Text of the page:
Hands-on impressions of Facebook Home after 24 hours of use
The testing of Facebook Home had to be delayed a bit, because it took the good fellows over at XDA a day to hack the app to run on my Nexus 4, but the testing has been done. And, the results will likely surprise you (it certainly surprised me). First of all, you need to know a few things about the reviewer here, because that info is important to the review.
I'm not really a big Facebook user. As I have mentioned in other articles, I'm much deeper into Google+, and tend to only use Facebook for checking out pictures of friends that live far away. I rarely post to Facebook, and only share to the service about half of the links that get shared to my Google+. I almost never "like" anything except maybe some baby pics from my best friends. I'm one of those people who tends to compulsively check my phone every once in awhile, regardless of if there has been a notification or not. Facebook Home gives me a constant stream of new stuff that's always there. And, because it's stuff from my friends, it's stuff that I am interested in.
When I first installed Facebook Home, I expected to play around with it for a few hours, see what it was all about, then remove it. But, it has been about 24 hours now, and it doesn't look like Facebook Home is going to be uninstalled anytime soon.
The power of Cover Feed
Plenty of people are predisposed to disliking Facebook for whatever reason you want to choose: the company has had trouble with privacy issues, a bit shady on what it does with your data, etc. But, Facebook Home is the core of Facebook: an easy way to connect with your friends and family. The power of Facebook is in being the link to the people you love, and that's why Home works so well, because Cover Feed is the best way to really feel that connection. Even if a post is nothing but text, Cover Feed shows the person's cover photo in the background, making it feel more visual.
Facebook Home is not perfect, and it is most definitely not for everyone, but it has been surprisingly sticky for me. Going into it, I fully expected to miss my widgets and folders. I expected to miss Android, but I really haven't. I've found that I really don't need my homescreens. I always had widgets set up, but in general I used them more as a way to launch into an app than anything else, with the exception of the weather widget.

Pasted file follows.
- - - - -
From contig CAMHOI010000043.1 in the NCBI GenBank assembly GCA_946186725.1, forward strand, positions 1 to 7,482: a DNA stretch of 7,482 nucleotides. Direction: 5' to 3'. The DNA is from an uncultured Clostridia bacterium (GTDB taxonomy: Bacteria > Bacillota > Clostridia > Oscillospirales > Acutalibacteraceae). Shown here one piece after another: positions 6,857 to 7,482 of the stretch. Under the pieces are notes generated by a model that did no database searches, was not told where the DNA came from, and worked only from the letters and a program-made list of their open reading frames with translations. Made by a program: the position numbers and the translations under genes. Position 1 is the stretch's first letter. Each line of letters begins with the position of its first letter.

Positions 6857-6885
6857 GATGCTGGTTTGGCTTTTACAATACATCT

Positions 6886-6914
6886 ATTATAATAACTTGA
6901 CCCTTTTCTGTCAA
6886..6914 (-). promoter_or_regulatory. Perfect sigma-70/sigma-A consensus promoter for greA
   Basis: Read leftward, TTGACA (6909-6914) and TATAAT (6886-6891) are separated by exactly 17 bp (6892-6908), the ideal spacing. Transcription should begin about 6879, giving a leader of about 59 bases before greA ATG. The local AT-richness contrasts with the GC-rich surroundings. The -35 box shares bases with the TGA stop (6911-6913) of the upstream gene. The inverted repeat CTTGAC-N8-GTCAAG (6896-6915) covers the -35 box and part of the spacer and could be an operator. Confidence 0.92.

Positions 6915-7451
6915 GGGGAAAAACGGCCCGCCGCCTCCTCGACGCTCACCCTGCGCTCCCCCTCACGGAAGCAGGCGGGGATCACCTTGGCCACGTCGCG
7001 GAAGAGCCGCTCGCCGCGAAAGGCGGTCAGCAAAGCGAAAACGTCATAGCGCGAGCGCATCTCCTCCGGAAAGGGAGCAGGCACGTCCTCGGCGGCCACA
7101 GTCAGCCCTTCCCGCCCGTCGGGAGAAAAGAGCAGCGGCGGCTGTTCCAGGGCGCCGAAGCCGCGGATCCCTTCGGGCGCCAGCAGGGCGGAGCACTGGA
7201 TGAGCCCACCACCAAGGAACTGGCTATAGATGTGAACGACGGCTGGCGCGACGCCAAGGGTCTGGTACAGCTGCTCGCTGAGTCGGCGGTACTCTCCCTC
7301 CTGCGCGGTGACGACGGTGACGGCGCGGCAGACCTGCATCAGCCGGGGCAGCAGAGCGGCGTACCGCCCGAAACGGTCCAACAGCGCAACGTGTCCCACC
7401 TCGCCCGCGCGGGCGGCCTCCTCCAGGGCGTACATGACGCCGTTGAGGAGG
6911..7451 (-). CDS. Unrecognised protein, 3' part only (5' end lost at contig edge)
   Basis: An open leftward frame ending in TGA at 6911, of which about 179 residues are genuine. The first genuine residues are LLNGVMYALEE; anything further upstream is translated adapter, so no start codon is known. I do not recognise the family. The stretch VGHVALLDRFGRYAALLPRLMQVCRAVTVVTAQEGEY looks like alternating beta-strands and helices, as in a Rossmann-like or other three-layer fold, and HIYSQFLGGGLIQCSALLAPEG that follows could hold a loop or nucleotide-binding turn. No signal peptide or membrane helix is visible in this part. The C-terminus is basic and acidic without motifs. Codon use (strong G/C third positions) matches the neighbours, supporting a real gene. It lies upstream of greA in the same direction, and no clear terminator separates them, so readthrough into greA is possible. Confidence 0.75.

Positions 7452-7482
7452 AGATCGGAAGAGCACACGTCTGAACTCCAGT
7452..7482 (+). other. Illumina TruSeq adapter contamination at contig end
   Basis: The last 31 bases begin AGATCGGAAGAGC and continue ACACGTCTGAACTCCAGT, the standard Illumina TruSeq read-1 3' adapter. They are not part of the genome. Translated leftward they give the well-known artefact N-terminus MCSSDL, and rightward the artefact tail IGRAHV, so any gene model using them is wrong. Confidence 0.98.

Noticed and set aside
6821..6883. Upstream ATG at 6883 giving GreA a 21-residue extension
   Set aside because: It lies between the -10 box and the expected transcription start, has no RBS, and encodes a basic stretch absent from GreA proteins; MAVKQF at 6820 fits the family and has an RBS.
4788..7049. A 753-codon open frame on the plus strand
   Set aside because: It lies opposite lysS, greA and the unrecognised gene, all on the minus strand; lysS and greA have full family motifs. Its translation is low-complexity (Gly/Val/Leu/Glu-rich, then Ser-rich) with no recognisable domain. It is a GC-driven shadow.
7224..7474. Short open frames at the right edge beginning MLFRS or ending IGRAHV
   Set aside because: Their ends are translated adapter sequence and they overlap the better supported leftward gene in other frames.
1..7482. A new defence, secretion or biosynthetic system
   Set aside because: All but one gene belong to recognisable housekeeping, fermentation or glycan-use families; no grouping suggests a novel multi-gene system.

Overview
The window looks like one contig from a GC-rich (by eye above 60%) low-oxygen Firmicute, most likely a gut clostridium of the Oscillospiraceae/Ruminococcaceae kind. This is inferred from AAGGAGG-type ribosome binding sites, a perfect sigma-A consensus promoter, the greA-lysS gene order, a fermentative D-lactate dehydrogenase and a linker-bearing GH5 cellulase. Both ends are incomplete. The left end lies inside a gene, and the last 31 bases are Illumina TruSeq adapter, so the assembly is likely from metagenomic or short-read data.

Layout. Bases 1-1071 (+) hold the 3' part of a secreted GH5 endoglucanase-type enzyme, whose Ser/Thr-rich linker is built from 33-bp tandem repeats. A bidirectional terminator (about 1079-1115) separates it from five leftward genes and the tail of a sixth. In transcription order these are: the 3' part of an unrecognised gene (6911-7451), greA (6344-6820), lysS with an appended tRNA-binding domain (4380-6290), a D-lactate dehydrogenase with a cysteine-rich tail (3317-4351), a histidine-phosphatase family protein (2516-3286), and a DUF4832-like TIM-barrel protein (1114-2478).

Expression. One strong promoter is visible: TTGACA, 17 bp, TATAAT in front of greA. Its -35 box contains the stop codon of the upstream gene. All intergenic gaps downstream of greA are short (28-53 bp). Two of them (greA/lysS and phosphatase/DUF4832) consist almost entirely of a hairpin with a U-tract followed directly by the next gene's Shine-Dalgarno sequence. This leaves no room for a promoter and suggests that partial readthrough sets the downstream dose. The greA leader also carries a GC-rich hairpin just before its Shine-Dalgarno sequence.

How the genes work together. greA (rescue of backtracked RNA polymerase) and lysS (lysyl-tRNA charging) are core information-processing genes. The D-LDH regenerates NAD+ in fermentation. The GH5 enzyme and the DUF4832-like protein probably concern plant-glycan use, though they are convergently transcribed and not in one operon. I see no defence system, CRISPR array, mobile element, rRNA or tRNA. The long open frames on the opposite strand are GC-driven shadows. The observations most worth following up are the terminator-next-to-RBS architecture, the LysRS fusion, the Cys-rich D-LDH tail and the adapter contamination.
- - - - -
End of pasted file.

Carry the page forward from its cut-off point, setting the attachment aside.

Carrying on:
Even though Facebook Home has taken over my homescreen, Android is still there, and Google is very present. The search bar widget is unnecessary with Google Now, which also gives me sports scores and plenty more. The Android multitasking trays has become my default way of getting around, rather than dropping back to the homescreen to tap an icon. Admittedly, it helps that a lot of my usage has been off-loaded to my Nexus 7, so there are really only a handful of apps I use on my phone anyway. My phone is more for searches, navigation, and whatever comes through notifications.
Facebook has worked its algorithm quite well, so you don't see the same post too many times. Of course, this all depends on how many friends you have and how active they are. I've got just under 300 friends, and I'd actually like to see more content in my Cover Feed. So, I'm strongly considering following more of my usual news sources, so I can get the latest news right through Facebook Home, rather than jumping into Feedly.
Chatheads works well, as has been said by many other sources. The UI makes it incredibly easy to carry on a conversation, or set things aside while you're doing something else. I didn't find it all that engaging though, because I am more apt to use Google Talk and Google Voice for communication, and not Facebook Messenger and SMS.
All that to say, Facebook Home has hooked me. So much so, that I may actually end up adding more to my Facebook world, and the key to it has been the Cover Feed, not the more widely praised feature of Chatheads. It's just easier to engage, and the visual punch of Cover Feed makes it the best way to run through your Facebook feed to date. The "like" sound is quite addictive, and has been part of the reason I've liked more things on Facebook in the past 24 hours than in the month before that.
If you're predisposed to hating Facebook, none of this will make any difference to you. Of course, if you're predisposed to hate Facebook, you have no reason to care about Facebook Home or the contents of this article. But, if you're on the fence or even just a bit intrigued, Facebook Home could surprise you.